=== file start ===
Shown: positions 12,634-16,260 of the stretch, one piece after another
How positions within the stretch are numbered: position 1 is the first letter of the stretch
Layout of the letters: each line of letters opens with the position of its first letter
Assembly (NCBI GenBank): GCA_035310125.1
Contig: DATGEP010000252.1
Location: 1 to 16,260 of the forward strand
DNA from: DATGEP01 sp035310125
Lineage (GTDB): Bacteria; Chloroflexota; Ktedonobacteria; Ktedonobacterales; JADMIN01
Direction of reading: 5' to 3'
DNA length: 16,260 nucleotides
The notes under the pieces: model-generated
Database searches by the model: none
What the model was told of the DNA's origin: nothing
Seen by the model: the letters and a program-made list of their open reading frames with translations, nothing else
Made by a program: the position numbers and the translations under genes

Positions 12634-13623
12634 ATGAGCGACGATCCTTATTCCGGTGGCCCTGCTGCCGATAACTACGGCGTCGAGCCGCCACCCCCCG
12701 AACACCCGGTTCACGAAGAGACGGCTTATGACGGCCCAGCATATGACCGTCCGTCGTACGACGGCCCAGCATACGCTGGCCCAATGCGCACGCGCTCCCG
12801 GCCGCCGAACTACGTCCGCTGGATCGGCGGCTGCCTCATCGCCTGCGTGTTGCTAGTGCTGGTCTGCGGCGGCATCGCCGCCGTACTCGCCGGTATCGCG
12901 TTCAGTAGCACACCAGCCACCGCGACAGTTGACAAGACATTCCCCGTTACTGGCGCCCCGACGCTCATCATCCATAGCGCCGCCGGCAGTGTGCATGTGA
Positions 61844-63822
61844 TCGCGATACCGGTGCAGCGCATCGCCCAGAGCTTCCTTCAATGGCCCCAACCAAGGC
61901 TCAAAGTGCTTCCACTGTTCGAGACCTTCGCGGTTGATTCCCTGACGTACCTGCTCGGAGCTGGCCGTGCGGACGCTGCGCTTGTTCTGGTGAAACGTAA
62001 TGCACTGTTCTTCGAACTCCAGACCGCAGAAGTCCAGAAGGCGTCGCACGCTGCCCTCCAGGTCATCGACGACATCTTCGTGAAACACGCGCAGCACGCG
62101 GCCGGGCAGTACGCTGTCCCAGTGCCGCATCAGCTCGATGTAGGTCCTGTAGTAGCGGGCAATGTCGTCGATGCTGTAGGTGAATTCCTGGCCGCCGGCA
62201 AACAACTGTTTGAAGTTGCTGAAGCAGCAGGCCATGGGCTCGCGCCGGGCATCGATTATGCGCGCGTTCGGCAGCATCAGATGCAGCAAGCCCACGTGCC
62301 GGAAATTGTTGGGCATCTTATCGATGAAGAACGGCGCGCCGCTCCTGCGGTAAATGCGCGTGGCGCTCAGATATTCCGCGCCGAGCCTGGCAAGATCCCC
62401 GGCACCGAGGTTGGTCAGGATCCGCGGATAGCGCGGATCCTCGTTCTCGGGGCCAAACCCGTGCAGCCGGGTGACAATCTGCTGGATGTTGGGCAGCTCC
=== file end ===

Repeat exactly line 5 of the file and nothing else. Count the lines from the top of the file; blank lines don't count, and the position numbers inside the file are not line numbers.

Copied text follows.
Contig: DATGEP010000252.1